Mighty Fin is mighty fine.
Launching Pad Games is a development studio full of surprises. After launching the sublime Scarlett and the Spark of Life late last year, few would have ever expected them to work on anything other than that game’s follow-up. With a critically acclaimed adventure game under their belt, why would they be working on anything else? Yet this small but talented group of developers decided to roll the dice and take a stab at a wildly different genre. An underwater take on the endless-running platformer, Mighty Fin was well worth the gamble.
The tale of an exhausted fish who has purchased a round the world vacation, Mighty Fin feels as familiar as it does original. The game employs the simplest of all control schemes, forcing players to control all of the action by holding a single finger on the screen. Pressing your finger will cause Fin to dive deeper into the water, while releasing go will see Fin buoyantly forced up and into the air. Fans of Tiny Wings may be quick to cry similar – and in many ways, it is – but in working against the buoyancy of the water, Mighty Fin becomes Tiny Wings in reverse.
And that’s about where the comparisons to Tiny Wings ends. A simple endless affair about a birdy trying to take flight, Tiny Wings doesn’t offer players the danger, variety, or hats that Mighty Fin does! Players here will have to use the simple one touch controls here to guide Fin through tight crevices and around obstacles to help him avoid untimely death, be it on the nose of a submarine or in the belly of a penguin – we’d like to see a fat little bird try that!
What’s more, Mighty Fin offers a series of levels instead of a single endless stage. This in turn gives players a definitive goal to complete. After each stage is finished, players will have the option to replay it endlessly or, if they’d rather, stick with the original level and try to earn enough points for a gold medal. For fans of the genre, it's the best of both worlds.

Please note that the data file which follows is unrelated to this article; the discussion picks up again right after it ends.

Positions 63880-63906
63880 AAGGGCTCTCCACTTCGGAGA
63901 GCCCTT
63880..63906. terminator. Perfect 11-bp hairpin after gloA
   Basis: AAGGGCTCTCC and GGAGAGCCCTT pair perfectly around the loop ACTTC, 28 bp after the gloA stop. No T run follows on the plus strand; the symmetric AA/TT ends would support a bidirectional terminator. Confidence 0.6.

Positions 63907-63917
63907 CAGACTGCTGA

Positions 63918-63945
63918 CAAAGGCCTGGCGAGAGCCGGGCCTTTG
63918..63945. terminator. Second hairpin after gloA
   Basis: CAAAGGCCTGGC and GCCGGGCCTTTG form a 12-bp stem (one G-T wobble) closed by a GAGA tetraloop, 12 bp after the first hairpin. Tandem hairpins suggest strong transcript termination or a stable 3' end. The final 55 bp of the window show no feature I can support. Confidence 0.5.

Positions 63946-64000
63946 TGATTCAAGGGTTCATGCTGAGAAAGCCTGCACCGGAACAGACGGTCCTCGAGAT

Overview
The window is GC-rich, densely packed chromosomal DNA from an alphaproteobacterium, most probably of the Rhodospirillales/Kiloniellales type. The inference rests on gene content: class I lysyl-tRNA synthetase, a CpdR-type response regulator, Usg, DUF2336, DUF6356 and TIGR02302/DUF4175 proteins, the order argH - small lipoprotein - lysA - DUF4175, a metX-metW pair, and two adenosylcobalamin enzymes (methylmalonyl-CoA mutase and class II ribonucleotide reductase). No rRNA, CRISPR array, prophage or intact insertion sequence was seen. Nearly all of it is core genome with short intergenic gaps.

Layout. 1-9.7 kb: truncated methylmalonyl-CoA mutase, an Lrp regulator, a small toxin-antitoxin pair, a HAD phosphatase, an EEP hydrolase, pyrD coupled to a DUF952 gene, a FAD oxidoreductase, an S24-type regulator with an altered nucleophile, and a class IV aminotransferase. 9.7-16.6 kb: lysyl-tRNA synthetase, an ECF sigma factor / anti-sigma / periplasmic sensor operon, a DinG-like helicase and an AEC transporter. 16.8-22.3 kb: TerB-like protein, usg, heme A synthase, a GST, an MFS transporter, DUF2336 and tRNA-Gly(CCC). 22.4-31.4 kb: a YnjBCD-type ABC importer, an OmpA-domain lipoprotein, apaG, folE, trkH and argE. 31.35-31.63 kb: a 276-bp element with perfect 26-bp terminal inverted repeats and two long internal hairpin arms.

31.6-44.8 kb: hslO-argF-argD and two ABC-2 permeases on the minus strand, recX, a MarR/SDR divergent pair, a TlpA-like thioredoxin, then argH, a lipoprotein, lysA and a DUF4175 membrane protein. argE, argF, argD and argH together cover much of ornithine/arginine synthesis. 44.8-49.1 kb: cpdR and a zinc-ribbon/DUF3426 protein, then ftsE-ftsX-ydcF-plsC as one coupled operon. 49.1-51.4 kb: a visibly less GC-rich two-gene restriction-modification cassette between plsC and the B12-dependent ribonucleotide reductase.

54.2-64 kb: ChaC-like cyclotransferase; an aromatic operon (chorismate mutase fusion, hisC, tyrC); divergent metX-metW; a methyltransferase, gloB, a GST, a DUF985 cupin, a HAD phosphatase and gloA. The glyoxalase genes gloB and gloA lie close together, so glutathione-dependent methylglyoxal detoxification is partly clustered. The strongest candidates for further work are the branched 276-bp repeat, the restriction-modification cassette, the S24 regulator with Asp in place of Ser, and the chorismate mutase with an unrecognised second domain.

Adding to the replay value is a collection of costumes that players will find hiding throughout the game. The game features 24 costumes, from afros to earmuffs, and tracking down every last one of them is bound to keep players busy.
Most importantly though, the game plays great. You can really feel the resistance of the water, and the speed at which Fin moves means the next deadly encounter is always a moment away. The developers have placed a series of coins throughout each level, and in addition to increasing your multiplier, they also provide players with a safe route to try and stick to. There’s no question about it – Mighty Fin is a joy to play.
Still, the game isn’t without a few disappointing quirks. For a release with only eight levels, you’d expect them all to look original – especially in a game about touring the world – but Mighty Fin uses each set of art assets twice. This means that, while there are eight levels to play there are really only four to look at.
And in terms of difficulty, Mighty Fin doesn’t really provide much of a challenge. We were quick to grab the gold in nearly every level, and rarely had to play a stage more than once to complete it and move on. Since part of the replay value is in trying to unlock the top medal, the ease with which you can do it doesn’t do the game any favors.
Still – with great one touch controls, unlockable endless modes, and more costumes than you can shake a stick at, Mighty Fin should keep gamers entertained for far longer than it has any right to. If you’re looking to enjoy a new twist on a familiar formula, Mighty Fin swims up all the right streams.
- Fast, frantic fishy fun. Element of buoyancy feels great and natural. Top notch art style. Lots of cute costumes to unlock.
- Art assets for the levels have been doubled up, making 8 locations look like 4. Staged gameplay doesn't provide too much of a challenge.